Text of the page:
3-Year-Old Born With Deformed Face Gets Life-Changing Surgery And A New Chance At Life

Amazing!

Yahya Jabaly is just like any other 3-year-old boy. He laughs, he plays, he loves. But unlike other toddlers his age, he's had a much more difficult life. The Moroccan child was born with no functioning mouth, no nose, a hole in his face, no eyes and no padding in his skull to protect his brain. 

"We don't know what causes it. It's sporadic, it's not genetic and most kids would not survive pregnancy. But some do," said Yahya's doctor, Professor Tony Holmes.

His parents had hidden him from most of the world, usually with blankets while they were out, but now they don't have to. A very risky surgery performed by surgeons in Australia has made his face look "human" again.  

But the road to get there wasn't easy. Yahya's father, Mostafa El Jabaly, told SN in the below video that he and his wife went from doctor to doctor looking for help, but none would operate. It wasn't until they shared an image of their son on Facebook with a number in red asking for help did it arrive. Moroccan-born Melbourne, Australian woman Fatima Bakara came to the rescue.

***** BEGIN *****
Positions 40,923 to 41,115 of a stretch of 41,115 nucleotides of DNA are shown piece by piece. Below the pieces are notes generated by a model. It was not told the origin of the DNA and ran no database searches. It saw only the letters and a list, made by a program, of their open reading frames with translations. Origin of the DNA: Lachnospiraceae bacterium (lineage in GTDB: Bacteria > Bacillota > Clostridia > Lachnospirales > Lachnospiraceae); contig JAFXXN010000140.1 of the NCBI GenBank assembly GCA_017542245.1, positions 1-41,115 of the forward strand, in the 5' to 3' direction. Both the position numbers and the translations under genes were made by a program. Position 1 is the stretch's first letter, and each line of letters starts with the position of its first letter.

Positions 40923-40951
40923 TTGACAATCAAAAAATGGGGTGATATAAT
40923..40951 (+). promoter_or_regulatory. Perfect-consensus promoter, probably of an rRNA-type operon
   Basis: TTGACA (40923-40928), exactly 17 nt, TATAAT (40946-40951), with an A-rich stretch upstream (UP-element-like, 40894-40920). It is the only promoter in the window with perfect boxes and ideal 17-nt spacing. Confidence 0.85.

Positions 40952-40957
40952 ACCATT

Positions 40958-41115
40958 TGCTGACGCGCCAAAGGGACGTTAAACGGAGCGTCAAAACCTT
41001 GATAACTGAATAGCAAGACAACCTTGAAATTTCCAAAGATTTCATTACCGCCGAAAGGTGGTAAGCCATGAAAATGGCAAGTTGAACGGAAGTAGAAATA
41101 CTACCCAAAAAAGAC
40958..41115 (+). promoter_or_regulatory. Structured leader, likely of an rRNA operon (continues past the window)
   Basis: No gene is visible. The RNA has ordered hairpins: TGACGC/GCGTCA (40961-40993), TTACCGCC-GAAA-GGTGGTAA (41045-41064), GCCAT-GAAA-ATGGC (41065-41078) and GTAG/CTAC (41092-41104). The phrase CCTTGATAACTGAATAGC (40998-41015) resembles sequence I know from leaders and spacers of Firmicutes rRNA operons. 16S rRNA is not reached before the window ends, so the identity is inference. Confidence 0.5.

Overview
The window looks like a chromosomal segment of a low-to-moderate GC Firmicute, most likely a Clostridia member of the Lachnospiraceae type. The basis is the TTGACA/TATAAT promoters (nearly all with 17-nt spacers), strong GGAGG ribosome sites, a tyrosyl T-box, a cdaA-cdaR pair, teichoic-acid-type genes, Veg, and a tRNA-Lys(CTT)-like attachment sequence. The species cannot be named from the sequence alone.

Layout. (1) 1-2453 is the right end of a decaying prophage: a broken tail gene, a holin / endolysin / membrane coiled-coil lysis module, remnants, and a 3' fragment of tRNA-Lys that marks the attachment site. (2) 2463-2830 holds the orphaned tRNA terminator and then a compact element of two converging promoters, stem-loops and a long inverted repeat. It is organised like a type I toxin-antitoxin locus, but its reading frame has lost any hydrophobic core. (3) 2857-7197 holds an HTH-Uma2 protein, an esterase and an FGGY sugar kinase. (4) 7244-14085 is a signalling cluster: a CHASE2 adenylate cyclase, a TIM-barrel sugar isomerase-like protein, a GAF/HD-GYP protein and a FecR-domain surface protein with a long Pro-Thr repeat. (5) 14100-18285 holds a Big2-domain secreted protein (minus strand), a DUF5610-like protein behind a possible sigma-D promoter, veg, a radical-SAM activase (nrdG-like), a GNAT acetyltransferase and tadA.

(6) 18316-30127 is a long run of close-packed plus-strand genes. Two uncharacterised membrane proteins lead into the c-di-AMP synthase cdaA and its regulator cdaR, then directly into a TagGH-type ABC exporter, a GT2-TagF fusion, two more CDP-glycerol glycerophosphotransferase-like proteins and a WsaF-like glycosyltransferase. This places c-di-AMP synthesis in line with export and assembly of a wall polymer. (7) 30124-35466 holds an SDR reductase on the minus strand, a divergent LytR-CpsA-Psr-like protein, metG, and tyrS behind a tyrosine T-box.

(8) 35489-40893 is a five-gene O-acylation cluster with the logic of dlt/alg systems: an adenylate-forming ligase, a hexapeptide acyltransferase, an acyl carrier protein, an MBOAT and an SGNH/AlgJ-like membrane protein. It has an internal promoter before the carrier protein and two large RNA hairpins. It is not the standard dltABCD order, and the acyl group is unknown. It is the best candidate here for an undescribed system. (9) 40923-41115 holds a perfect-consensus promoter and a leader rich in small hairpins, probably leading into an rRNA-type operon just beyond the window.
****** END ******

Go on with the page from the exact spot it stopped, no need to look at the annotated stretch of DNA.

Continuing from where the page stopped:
After seeing Yahaya's photo, she knew she had to help by raising funds and arranging the operation back home in Australia. 

"I found myself reaching for the phone and dialing the number," Bakara said. "He's just a beautiful little soul, that's all I see. 

While they did find an Aussie doctor to perform the surgery in 2014, Professor Holmes, the risks were still incredibly high. Even so, they needed to get the first surgery underway in order to move on to the second operation to reconstruct his face which was so heavily disfigured.

Ultimately, they decided the risks were worth the outcome and performed the first and second surgeries to prep and reconfigure the boy's face.

And the surgery was a success...

After an 18-hour second surgery and a speedy two-week recovery, Yahya was well underway to living as a "human-looking" boy. One day, he may be even to speak properly

"The risks of the operation were great, but I think they were worth it to give this boy a normal life," said Holmes. 

Watch the first half of Yahya's journey below.